Bend Dead LiftDuring this series on Primal Pattern® movements, we’ve been exploring the seven most important movement patterns for optimal human functioning:

  • Squat
  • Pull
  • Gait (walking, jogging, running)
  • Lunge
  • Bend
  • Push
  • Twist

From a mother picking up after a child to delivery person picking up a package to a mechanic bending over the hood of a car, the bend pattern is ubiquitous in everyday life. Light items can be picked up with a round-back lifting posture, which is important to use regularly to maintain strength in the spinal ligamentous system.

Heavier objects — those that you cannot pick up at least 20 times in a row or that naturally result in breath-holding for reasons of improved stability — should be lifted with a lordotic lifting posture, where the lumbar curve is maintained to reduce the risk of spinal disk injury.

Bending, particularly when coupled with twisting, is a well-recognized cause of disc herniation, brought about by overload or repeated and excessive wear over a period of time due to dysfunctional musculoskeletal support systems and poor movement patterns. The inner unit is particularly important in the bend pattern. Inactivation of the inner unit in the bend pattern can also lead to injury of the sacroiliac joint, with concurrent back and hip pain.

The Bend-Dead Lift is a great example of a Primal Pattern® Bend.

Bend-Dead Lift

Starting Position: Begin in a Sumo stance with your feet wider than shoulder width and turned out slightly. You should be able to comfortably squat down far enough to touch your hands to the ground.

Hold your weight (bar or dumbbell) in front of your thighs and look forward, head and chest held high. Take a deep diaphragmatic breath and pull your belly button in toward your spine.

Action: Bend forward slightly until the weight is just above your knee. Keep a natural curve in your low back. (If you were to pinch a bit of skin at the level of your low back, you should be able to hold it as you bend forward from the hips.)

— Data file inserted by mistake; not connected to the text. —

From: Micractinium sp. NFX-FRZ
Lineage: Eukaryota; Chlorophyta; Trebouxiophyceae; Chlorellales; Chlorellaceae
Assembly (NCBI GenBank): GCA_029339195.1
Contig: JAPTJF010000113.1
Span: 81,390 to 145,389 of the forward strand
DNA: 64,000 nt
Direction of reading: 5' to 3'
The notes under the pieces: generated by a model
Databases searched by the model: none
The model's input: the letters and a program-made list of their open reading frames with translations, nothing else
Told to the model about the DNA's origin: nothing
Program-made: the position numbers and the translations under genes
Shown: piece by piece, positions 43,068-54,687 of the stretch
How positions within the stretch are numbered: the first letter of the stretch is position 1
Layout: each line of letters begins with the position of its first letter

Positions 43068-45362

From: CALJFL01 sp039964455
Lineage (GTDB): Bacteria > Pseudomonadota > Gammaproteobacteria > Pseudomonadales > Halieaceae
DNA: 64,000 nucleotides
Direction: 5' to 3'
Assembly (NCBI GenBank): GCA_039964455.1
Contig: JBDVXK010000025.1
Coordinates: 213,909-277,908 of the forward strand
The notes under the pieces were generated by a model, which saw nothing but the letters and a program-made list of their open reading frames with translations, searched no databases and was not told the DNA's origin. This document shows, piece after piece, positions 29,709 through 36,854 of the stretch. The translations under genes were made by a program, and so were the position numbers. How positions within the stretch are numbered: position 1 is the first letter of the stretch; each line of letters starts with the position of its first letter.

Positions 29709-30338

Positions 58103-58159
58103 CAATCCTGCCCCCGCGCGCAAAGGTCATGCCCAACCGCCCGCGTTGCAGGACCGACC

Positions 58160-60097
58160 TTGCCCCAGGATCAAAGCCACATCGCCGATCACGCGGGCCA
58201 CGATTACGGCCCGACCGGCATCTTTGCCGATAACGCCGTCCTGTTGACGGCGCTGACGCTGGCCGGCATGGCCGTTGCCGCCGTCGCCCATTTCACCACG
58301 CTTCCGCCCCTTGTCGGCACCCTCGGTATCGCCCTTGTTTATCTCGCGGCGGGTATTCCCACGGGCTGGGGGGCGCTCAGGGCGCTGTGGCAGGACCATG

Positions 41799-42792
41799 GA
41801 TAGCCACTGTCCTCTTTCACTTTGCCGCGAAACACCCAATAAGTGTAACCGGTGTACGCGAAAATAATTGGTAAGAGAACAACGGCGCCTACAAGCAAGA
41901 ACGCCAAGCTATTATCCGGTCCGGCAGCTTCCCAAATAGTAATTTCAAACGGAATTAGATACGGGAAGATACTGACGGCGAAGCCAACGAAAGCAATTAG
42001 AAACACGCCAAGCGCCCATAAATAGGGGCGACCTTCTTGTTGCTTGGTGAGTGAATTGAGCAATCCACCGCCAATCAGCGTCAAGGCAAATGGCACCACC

As the weight passes your knees, use your legs to lower your body down as far as you can comfortably go. Do not lean forward any more or round your back, and keep your weight equal between the balls of your feet and your heels.

Imagine pushing the ground away from you as you stand back up. As you return to standing, keep your torso upright and maintain the curve in your low back. You should feel your butt and hamstring muscles working with this exercise.

Exhale through pursed lips as you stand up.

Suggested reps: 8-12.

Make it easier: Use body weight, starting with your arms at your sides and letting them fall in between your legs as you drop down.

Make it harder: Use a cable machine, holding the handle in just one hand at a time.

Purpose: Strengthening the body in the bend pattern is vital to help prevent injury during everyday work and sports situations.

Before starting this training program, talk to your health care provider to determine if you’re ready. Also, it’s important to perform each exercise with a moderate tempo. Suggested repetitions for each exercise are listed, but it is more important to follow the Form Principle.

Only select the level of exercise that can be performed with the perfect technique and stop each set before your form breaks down.

Love and chi,

Paul